Speaking of the kitchen I really should put that in quotes. The kitchen consisted of some folding tables, a few propane burners, a fryer and a hot box. Amazing the magic the chefs pulled off using such minimal equipment.
For the first hour or so guests enjoyed passed hors douevres in the tap room of Intuition Ale Works. There was roasted quail breast with pancetta and chestnut honey; ceviche; cold-smoked Beau Soleil oyster with jalapeno mignonette; steamed mussel over horseradish potato salad; and crispy Mayport shrimp stuffed with baccala potatoes.
We precariously balanced the cold dishes on top of the kegs in our tiny walk-in
while the chefs continued to conjure up magic in the makeshift kitchen.
Soon, guests were led from the tap room to the brewery area where we had set up a single long, white linen-draped table between the tanks.
As the sun set, the dishes began to arrive.
Chef Guy Ferri from Black Sheep Restaurant Group set the tone by starting the evening with a roasted marrow bone accompanied by braised oxtail marmalade and brioche toasts.
Each dish was triply accompanied: by wine generously donated by Vibrant Rioja from the eponymous region in Spain; by beer crafted in the tanks around us from Intuition Ale Works; and by Philips violin piece.
Chef Guys pairings were 2001 Campo Viejo Gran Reserva, Intuition Ales The Factor Scotch Ale and Mussorgsky Bydlo (The Ox) from Pictures at an Exhibition.
Next were Strauss lamb sweetbreads, romesco and Tuscan kale from Chef Tom Gray of Bistro Aix.
Paired with 2007 Bodegas Sierra Cantabria Reserva Unica Rioja, Triad Belgian Tripel and Chef Tom accompanying Philip on cowbell to Hugh Masekelas Grazing in the Grass.
Then. Chef Scotty Schwartz of 29 Souths succulent roasted saddle of rabbit stuffed with rabbit confit and prunes. It was accompanied by a potato playfully crafted to look like a marrow bone and stuffed with the creamiest sformato you can imagine. I think I said as I was eating it that I wanted to die inside the sformato and spend eternity eating my way out. Or something like that.
Scotty paired his rabbit and sformato with the most complicated wine of the night, a 2000 Lopez de Heredia Vina Tondonia Gran Reserva Rosado. O'Connors The Road to Appalachia was played as we took our first sip.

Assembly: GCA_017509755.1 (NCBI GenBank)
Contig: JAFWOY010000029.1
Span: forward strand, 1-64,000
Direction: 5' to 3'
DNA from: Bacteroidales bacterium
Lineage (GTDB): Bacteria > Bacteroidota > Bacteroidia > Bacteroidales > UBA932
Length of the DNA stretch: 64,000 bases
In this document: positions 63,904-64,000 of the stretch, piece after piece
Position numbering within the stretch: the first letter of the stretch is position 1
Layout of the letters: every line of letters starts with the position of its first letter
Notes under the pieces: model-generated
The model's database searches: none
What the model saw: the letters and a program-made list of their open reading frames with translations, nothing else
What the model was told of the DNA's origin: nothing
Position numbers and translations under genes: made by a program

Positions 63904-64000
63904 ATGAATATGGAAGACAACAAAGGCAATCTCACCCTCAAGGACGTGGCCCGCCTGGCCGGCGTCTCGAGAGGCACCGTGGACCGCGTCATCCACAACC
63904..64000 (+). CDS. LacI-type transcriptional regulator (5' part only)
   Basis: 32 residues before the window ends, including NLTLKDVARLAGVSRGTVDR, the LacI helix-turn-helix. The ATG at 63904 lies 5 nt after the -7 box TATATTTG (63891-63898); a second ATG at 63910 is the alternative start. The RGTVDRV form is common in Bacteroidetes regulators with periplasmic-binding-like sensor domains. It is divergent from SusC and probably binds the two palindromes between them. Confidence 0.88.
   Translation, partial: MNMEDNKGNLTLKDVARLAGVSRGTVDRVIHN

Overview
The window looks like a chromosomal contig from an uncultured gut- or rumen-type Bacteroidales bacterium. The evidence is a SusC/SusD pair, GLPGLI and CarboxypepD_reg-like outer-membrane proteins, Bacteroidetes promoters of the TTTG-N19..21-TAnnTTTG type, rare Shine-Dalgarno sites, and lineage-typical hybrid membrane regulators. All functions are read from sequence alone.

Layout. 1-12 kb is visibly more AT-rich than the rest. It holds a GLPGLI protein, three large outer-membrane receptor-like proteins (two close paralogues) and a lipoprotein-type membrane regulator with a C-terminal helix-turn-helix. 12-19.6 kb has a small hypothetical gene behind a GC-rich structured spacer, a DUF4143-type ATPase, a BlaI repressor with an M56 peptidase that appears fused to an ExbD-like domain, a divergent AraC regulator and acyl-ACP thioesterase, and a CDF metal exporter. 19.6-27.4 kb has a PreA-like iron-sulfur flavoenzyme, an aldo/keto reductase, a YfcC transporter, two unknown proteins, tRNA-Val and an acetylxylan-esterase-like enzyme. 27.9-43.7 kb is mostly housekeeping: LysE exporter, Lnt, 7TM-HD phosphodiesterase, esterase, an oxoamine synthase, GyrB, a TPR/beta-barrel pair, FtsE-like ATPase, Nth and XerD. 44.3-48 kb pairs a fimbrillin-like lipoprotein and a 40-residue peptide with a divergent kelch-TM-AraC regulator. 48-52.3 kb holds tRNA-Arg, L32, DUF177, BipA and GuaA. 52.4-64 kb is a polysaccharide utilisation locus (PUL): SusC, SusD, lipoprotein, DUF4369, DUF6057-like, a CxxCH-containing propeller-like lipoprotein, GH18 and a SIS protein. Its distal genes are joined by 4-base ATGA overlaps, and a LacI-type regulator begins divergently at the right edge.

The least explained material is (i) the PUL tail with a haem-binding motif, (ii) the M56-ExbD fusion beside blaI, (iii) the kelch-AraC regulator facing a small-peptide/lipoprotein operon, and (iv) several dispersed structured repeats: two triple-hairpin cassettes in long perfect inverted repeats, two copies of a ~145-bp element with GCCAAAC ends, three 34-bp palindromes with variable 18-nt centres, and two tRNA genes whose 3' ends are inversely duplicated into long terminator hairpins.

Tavernas Chef Sam Efron perfectly paired his braised veal checks, potato puree, piquillo pepper and Marcona almonds with 2005 Bodegas Dinastia Vivanco Reserva and Quiet Storm Belgian Quad. The dish was brought to the table to the tune of the Pixies Where is My Mind?
As Sams course was cleared animal bones were scattered across the tables. Yes. Animal bones. Skulls and such.
Why? you may ask. No biggie. It was just Chef Brian Siebenschuhs version of nose-to-tail cooking. For his "soup & Sandwich" a la Indochine he used every part of a wild boar. A banh mi sandwich with fromage de tete, braised belly, roasted leg, sambal aioli, cilantro, pickled fennel and fresh cucumber. Pho with raw ribeye, scallion, melted fat, star anise braised ribs, rice noodle and spicy meatballs. And the bones, well, well the bones served as entertainment. Nothing wasted.
The not-so-humble soup and sandwich was served with 2005 Maetierra Dominum Quatro Pagos "QP" and Intuitions Dubbel Helix Belgian Dubbel. Philip chimed in with an apropos rendition of the Theme from The Good, the Bad and the Ugly.
We ended the meal with piles of cheese. Every meal should end with heaps of cheese. There was cabrales brought by Chef Tom, Reypenaer aged gouda from Chef Brian, Epoisses from Chef Scotty, manchego from Chef Guy and Brillat Savarin from Chef Sam.
Then, after the guests had gone, we drank beer. We took some fun photos. We toasted to a successful first event.
To learn more about The Legend Series visit www.thelegendseriesjax.com. If youd like to attend a future event, email at firstname.lastname@example.org.
Guest Article by Cari Sánchez-Potter
Cari Sánchez-Potter is an American with a Masters degree in Gastronomy from the University of Adelaide/ Le Cordon Bleu in South Australia. She grew up in the small town of Salem, Ohio and since 2000 has lived in Argentina, Spanish Basque Country, Japan, Australia, Switzerland, Boston, and Florida. Learning about people and cultures through their foodways is her passion, and She has been fortunate to live in places with some of the best food cultures in the world. Currently eating my way through Jacksonville, Florida and the American South.
She also has a brilliant blog which you can follow here: http://www.cari-vicarious.com/